North Korean threats to strike the U.S. have hit a new obstacle.
On Tuesday, the U.S. Missile Defense Agency conducted a successful test of the ground-based midcourse defense system.
The test presents a seminal point in the development of the system because for the first time ever, it managed to shoot down an intercontinental-range ballistic missile target—a feat many had thought impossible.
Intercepting such a target at thousands of miles an hour is true rocket science and an impressive achievement of American technological ingenuity.
The successful test is a validation of critical work that has been done on the system since its inception after the United States withdrew from the Anti-Ballistic Missile Defense Treaty in 2002.
The test comes at an important time as North Korea threatens to use its ballistic missiles to strike the U.S. homeland.
And while it is not the only adversary with long-range ballistic missiles, due to the unpredictability and forceful rhetoric emanating from its leader, the threat from Pyongyang is indeed the most imminent.
North Korea is believed to have the capacity to strike Hawaii and parts of Alaska and California, and it is continuing to advance the range, quality, and total number of its ballistic missiles.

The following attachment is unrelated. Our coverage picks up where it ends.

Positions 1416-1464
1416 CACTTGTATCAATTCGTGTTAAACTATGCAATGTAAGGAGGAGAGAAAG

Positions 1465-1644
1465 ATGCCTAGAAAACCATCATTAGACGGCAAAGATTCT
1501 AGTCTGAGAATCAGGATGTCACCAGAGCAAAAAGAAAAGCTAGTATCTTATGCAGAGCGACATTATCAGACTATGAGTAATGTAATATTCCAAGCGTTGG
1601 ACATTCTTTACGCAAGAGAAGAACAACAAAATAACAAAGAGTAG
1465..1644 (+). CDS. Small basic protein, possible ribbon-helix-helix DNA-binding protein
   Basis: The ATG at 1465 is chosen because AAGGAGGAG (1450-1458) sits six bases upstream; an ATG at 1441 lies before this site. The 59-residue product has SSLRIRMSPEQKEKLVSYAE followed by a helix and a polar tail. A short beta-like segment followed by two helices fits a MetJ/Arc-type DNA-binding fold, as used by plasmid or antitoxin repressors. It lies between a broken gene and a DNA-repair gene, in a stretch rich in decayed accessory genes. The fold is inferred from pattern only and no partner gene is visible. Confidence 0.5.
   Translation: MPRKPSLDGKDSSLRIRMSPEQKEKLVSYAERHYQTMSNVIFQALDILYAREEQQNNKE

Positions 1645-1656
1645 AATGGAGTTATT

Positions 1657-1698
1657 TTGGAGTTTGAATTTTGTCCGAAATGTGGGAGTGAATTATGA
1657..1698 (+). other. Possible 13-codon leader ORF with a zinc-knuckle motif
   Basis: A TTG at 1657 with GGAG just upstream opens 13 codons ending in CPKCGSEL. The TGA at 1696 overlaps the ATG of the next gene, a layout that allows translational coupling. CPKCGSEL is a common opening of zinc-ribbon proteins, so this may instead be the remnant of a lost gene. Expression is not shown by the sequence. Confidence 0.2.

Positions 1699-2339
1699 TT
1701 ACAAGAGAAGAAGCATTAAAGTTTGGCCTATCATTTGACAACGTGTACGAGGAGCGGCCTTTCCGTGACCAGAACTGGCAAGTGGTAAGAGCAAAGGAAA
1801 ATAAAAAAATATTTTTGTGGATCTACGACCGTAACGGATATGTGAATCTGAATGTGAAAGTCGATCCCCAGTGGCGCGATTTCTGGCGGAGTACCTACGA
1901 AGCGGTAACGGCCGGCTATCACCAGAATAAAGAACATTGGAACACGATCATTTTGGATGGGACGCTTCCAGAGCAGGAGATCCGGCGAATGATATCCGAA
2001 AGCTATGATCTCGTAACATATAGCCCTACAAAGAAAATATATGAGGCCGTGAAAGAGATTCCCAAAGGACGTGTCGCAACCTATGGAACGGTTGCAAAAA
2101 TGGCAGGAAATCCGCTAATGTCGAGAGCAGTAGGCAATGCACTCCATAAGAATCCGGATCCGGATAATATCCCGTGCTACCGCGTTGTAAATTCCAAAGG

North Korea is also reportedly working on miniaturizing its nuclear weapons to fit its ballistic missiles. Both programs represent gross violations of international agreements, but they make sense from the North Korean perspective.
A cash-strapped regime would be unlikely to bear the costs of ballistic missile and nuclear weapon sanctions unless it intended to pair one with the other to threaten the United States.
The United States’ ground-based midcourse defense system is the only mechanism the United States has to protect its homeland from these missiles.
Much more remains to be done in advancing missile defense technology. U.S. adversaries continue to improve their ballistic missiles, both in quality and in quantity.
The United States must be able to protect both itself and its allies from ballistic missile threats of all ranges and capabilities.
First, the U.S. ought to continue to develop a comprehensive layered ballistic missile defense system, including interceptors in space. Second, it should improve its sensor network to maximize the capability of the current interceptors.
And lastly, it must continue to invest in advanced ballistic missile defense concepts and technologies, like directed energy, to ensure it is able to keep up with the ballistic missile threat.